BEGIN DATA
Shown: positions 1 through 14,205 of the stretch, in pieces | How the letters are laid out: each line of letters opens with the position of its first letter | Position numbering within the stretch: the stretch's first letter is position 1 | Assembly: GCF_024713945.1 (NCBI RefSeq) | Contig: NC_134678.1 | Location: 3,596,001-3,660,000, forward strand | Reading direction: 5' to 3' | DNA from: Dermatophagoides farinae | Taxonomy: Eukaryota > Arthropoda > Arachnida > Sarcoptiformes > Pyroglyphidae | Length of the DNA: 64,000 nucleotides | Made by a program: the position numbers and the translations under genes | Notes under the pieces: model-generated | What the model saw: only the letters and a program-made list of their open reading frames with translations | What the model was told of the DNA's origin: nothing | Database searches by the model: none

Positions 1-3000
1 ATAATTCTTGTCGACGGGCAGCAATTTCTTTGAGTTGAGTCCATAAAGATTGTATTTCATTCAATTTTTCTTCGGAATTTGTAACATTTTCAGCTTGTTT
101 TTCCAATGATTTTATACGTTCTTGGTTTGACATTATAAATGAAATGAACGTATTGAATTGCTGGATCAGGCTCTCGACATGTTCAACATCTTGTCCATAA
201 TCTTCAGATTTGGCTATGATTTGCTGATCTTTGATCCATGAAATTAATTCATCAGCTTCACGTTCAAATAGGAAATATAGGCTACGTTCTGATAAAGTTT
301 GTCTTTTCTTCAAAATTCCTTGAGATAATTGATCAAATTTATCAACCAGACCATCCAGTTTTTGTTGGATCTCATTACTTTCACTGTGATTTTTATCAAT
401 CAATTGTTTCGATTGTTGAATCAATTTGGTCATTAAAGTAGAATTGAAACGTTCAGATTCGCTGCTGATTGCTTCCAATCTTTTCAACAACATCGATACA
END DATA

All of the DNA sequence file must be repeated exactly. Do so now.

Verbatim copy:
Shown: positions 1 through 14,205 of the stretch, in pieces | How the letters are laid out: each line of letters opens with the position of its first letter | Position numbering within the stretch: the stretch's first letter is position 1 | Assembly: GCF_024713945.1 (NCBI RefSeq) | Contig: NC_134678.1 | Location: 3,596,001-3,660,000, forward strand | Reading direction: 5' to 3' | DNA from: Dermatophagoides farinae | Taxonomy: Eukaryota > Arthropoda > Arachnida > Sarcoptiformes > Pyroglyphidae | Length of the DNA: 64,000 nucleotides | Made by a program: the position numbers and the translations under genes | Notes under the pieces: model-generated | What the model saw: only the letters and a program-made list of their open reading frames with translations | What the model was told of the DNA's origin: nothing | Database searches by the model: none

Positions 1-3000
1 ATAATTCTTGTCGACGGGCAGCAATTTCTTTGAGTTGAGTCCATAAAGATTGTATTTCATTCAATTTTTCTTCGGAATTTGTAACATTTTCAGCTTGTTT
101 TTCCAATGATTTTATACGTTCTTGGTTTGACATTATAAATGAAATGAACGTATTGAATTGCTGGATCAGGCTCTCGACATGTTCAACATCTTGTCCATAA
201 TCTTCAGATTTGGCTATGATTTGCTGATCTTTGATCCATGAAATTAATTCATCAGCTTCACGTTCAAATAGGAAATATAGGCTACGTTCTGATAAAGTTT
301 GTCTTTTCTTCAAAATTCCTTGAGATAATTGATCAAATTTATCAACCAGACCATCCAGTTTTTGTTGGATCTCATTACTTTCACTGTGATTTTTATCAAT
401 CAATTGTTTCGATTGTTGAATCAATTTGGTCATTAAAGTAGAATTGAAACGTTCAGATTCGCTGCTGATTGCTTCCAATCTTTTCAACAACATCGATACA